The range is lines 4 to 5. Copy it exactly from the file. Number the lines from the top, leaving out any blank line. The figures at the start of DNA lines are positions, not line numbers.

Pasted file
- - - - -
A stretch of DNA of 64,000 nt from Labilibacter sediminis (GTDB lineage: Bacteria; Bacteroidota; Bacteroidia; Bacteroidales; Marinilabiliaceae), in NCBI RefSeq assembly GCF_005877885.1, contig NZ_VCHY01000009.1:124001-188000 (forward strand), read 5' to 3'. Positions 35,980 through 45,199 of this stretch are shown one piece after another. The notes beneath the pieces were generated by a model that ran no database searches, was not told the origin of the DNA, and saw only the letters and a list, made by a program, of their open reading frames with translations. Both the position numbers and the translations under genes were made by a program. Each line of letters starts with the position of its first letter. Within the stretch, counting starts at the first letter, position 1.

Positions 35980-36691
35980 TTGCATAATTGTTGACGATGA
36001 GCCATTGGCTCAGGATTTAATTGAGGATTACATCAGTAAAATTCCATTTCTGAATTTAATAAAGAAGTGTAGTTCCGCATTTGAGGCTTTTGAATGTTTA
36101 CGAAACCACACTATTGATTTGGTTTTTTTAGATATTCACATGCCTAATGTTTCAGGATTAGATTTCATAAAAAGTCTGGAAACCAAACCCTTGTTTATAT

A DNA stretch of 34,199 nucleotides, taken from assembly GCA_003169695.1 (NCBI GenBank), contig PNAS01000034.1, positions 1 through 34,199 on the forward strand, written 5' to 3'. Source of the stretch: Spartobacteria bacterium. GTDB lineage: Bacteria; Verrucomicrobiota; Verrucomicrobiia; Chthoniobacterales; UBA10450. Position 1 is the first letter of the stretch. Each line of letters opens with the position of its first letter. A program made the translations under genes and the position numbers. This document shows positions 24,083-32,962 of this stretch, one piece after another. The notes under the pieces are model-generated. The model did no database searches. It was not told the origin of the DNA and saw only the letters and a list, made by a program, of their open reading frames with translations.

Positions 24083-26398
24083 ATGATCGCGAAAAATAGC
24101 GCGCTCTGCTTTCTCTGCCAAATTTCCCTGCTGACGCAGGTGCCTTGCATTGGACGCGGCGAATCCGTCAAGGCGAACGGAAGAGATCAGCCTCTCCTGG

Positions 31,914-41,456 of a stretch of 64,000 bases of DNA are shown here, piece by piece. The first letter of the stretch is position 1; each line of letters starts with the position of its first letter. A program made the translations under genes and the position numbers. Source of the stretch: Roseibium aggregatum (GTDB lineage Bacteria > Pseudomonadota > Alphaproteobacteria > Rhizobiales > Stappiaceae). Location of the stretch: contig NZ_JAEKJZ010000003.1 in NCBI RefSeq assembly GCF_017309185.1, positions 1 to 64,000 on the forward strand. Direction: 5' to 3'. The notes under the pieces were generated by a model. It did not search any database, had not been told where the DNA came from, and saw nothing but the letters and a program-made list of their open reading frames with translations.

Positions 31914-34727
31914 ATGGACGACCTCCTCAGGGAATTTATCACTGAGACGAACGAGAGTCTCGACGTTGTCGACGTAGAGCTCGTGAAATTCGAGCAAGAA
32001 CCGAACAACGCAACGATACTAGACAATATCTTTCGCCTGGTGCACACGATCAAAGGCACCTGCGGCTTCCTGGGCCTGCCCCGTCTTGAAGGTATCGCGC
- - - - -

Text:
36001 GCCATTGGCTCAGGATTTAATTGAGGATTACATCAGTAAAATTCCATTTCTGAATTTAATAAAGAAGTGTAGTTCCGCATTTGAGGCTTTTGAATGTTTA
36101 CGAAACCACACTATTGATTTGGTTTTTTTAGATATTCACATGCCTAATGTTTCAGGATTAGATTTCATAAAAAGTCTGGAAACCAAACCCTTGTTTATAT